My chilli seedlings have been ticking along nicely in the conservatory, and until the weekend I’d paid them little attention other than keeping them watered. Daytime temperatures in my south-facing sun trap have suited them well, even if cooler night temperatures have kept them in check. Increased sunshine and warmer temperatures in the past week or so have evened out the fluctuations, meaning growth rates have really stepped up.
The plants have been in their root trainers for around 6-7 weeks now, meaning there will be little goodness left in the compost to support continued growth. With roots showing through the drainage holes, and the compost drying out quickly in the increased heat of the conservatory, Saturday morning was spent getting my sturdy seedlings potted on for the next stage of growth.
Root trainers make for really easy potting on – the plastic strips open like a book to reveal perfectly formed root balls that are easily handled will little risk of damage. I transferred each plant to its own 15cm pot, loosely filled with multi-purpose compost. It’s a simple process but there are some tips to follow to get the best results:
Top tips for potting on chillies:
- Water seedlings before potting on. I actually go one further and add a little liquid feed, as it will be a while before new roots stretch out to make use of the new pot compost.
- Spend time breaking up the lumps and bumps in the compost to encourage unhindered root development and good drainage.
- Use new or clean pots – re-using unwashed pots can allow pests and diseases to carry over.
- Fill all your pots before working with your seedlings makes for an efficient process.
- Write all your labels before you start – if you do this after potting on, the chances are you’ll get your varieties mixed up.
- Set chilli plants deep in their pots, burying the stems up to the first leaves. Like tomato plants they will generate new roots on the buried stem, bring better stability and nutrient uptake. Just make sure the lowest leaves are not sitting on the compost surface.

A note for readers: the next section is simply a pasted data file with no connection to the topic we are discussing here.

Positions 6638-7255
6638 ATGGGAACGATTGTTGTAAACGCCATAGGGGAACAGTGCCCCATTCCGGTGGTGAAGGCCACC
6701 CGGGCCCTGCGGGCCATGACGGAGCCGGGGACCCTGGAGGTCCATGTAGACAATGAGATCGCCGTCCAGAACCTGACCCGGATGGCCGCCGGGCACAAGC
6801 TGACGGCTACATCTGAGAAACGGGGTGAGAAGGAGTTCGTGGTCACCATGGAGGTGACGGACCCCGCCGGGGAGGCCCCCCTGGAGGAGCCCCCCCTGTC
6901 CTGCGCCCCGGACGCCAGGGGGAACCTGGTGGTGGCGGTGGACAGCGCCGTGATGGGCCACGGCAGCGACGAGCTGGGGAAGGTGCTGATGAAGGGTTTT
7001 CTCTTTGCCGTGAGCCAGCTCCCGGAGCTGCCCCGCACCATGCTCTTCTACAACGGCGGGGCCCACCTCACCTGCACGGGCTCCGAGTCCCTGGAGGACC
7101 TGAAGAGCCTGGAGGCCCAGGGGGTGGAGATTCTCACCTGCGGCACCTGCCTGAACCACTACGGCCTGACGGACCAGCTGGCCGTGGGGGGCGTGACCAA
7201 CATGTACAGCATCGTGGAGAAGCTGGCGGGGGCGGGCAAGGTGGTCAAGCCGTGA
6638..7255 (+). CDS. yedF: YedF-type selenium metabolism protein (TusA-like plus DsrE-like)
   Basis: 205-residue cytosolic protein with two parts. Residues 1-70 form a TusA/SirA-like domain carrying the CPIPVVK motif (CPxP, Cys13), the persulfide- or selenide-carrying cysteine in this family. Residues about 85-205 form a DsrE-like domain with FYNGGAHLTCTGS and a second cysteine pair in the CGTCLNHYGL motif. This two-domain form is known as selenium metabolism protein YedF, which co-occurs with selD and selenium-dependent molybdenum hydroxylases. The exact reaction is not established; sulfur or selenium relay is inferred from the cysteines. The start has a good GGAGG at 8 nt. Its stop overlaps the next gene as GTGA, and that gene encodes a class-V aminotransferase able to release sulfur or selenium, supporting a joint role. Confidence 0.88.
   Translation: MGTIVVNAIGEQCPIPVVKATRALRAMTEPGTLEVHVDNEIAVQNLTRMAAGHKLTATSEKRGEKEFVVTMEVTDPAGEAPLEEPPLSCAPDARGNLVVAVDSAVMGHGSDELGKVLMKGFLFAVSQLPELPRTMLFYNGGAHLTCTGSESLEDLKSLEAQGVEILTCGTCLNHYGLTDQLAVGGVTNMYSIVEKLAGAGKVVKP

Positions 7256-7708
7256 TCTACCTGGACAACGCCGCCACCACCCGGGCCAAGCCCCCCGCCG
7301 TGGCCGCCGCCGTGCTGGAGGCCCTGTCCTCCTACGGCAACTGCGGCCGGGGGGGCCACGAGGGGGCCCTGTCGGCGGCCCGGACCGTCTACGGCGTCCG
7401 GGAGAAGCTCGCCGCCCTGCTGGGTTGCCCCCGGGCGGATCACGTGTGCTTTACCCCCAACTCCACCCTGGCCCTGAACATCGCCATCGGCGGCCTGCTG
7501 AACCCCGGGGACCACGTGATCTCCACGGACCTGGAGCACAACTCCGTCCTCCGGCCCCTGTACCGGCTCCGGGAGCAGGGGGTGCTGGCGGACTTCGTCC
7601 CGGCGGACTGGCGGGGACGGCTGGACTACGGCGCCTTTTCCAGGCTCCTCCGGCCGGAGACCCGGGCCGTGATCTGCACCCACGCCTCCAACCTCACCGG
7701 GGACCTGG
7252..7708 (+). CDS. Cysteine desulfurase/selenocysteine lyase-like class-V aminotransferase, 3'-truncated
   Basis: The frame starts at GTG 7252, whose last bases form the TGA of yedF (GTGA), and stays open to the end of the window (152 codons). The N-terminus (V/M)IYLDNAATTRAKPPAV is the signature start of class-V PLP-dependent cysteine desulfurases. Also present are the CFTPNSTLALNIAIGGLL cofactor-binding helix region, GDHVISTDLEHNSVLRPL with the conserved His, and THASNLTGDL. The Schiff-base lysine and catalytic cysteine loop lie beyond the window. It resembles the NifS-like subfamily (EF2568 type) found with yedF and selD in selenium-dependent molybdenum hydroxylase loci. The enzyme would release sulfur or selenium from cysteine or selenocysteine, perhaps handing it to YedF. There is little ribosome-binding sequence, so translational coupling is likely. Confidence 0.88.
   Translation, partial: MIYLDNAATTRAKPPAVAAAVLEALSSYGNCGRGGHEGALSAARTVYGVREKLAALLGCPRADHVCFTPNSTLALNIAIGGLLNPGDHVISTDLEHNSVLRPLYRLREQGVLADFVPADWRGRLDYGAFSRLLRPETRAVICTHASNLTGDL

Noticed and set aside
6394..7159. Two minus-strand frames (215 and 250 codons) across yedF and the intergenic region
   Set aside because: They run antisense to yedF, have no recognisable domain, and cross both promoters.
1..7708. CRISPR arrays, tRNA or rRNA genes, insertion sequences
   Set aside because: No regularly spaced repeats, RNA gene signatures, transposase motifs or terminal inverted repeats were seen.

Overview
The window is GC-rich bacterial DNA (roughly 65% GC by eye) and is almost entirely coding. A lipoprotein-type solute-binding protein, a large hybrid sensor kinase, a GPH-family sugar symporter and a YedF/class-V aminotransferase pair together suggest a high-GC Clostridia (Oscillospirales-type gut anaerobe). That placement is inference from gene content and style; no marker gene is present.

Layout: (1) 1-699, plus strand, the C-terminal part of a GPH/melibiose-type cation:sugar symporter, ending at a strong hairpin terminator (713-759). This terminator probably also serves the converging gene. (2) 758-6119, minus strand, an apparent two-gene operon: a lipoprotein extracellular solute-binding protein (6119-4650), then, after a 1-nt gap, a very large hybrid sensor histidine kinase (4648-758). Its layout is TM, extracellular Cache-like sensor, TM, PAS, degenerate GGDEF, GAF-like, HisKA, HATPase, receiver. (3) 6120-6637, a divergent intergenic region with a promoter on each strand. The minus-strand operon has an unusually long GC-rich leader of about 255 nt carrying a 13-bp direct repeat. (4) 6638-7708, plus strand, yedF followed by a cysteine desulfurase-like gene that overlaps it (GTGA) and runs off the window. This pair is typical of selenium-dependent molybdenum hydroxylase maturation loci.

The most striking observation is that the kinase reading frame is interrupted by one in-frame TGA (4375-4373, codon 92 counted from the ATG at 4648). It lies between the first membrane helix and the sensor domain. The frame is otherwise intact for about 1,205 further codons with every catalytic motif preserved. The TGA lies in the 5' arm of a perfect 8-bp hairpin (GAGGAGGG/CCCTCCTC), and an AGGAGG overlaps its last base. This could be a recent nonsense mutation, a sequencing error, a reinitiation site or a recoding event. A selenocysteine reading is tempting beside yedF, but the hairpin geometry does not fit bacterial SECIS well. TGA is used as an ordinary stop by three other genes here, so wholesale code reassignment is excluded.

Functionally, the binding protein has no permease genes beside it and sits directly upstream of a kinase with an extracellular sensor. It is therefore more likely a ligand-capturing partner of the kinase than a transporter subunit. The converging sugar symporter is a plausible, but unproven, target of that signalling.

- Despite watering your seedlings before potting on, give them a complete drenching in their new pots too, to help settle them in.
- Plants may droop slightly after potting, but they should be back to full health within 24 hours.
Now my plants have space to breath, and a good amount of fresh compost around them, I swear they have noticeably come on in the few days since I potted them on. By the time I come to set them into their final containers in late May I should have some cracking plants to show off to you. Already I’m impressed with their shapes and habit – early winners for me include the habeneros and scotch bonnets in the Tropical Heat mix and the purple tinged foliage of Pot Black – I can’t wait to see the black fruits on this one!
I have to admit a slight hiccup with my chilli growing this year! On sowing day I was short on plant labels. Rather than label each Root Trainer, I thought it easier to list them on pieces of paper – one list for each tray. Yes you’ve guessed it – one of the lists has gone missing! While I can confidently label all the plants from tray 1, the same can’t be said of tray 2. I know the eight varieties in the mix, I just don’t know which is which. I was really annoyed at myself for this silly mistake, but I’m actually looking forward to growing the plants ‘blind’ and identifying them once they start to produce identifiable fruits later in the season.
Between now and the final potting up I’m going to research all the T&M varieties to place them on the Schoville heat rating scale. I’ll let you know my findings as soon as I have them.
Kris Collins works as Thompson & Morgan’s communications officer, making sure customers new and old are kept up to date on the latest plant developments and company news via a wide range of media sources. He trained in London’s Royal Parks and has spent more than a decade writing for UK gardening publications before joining the team at Thompson & Morgan.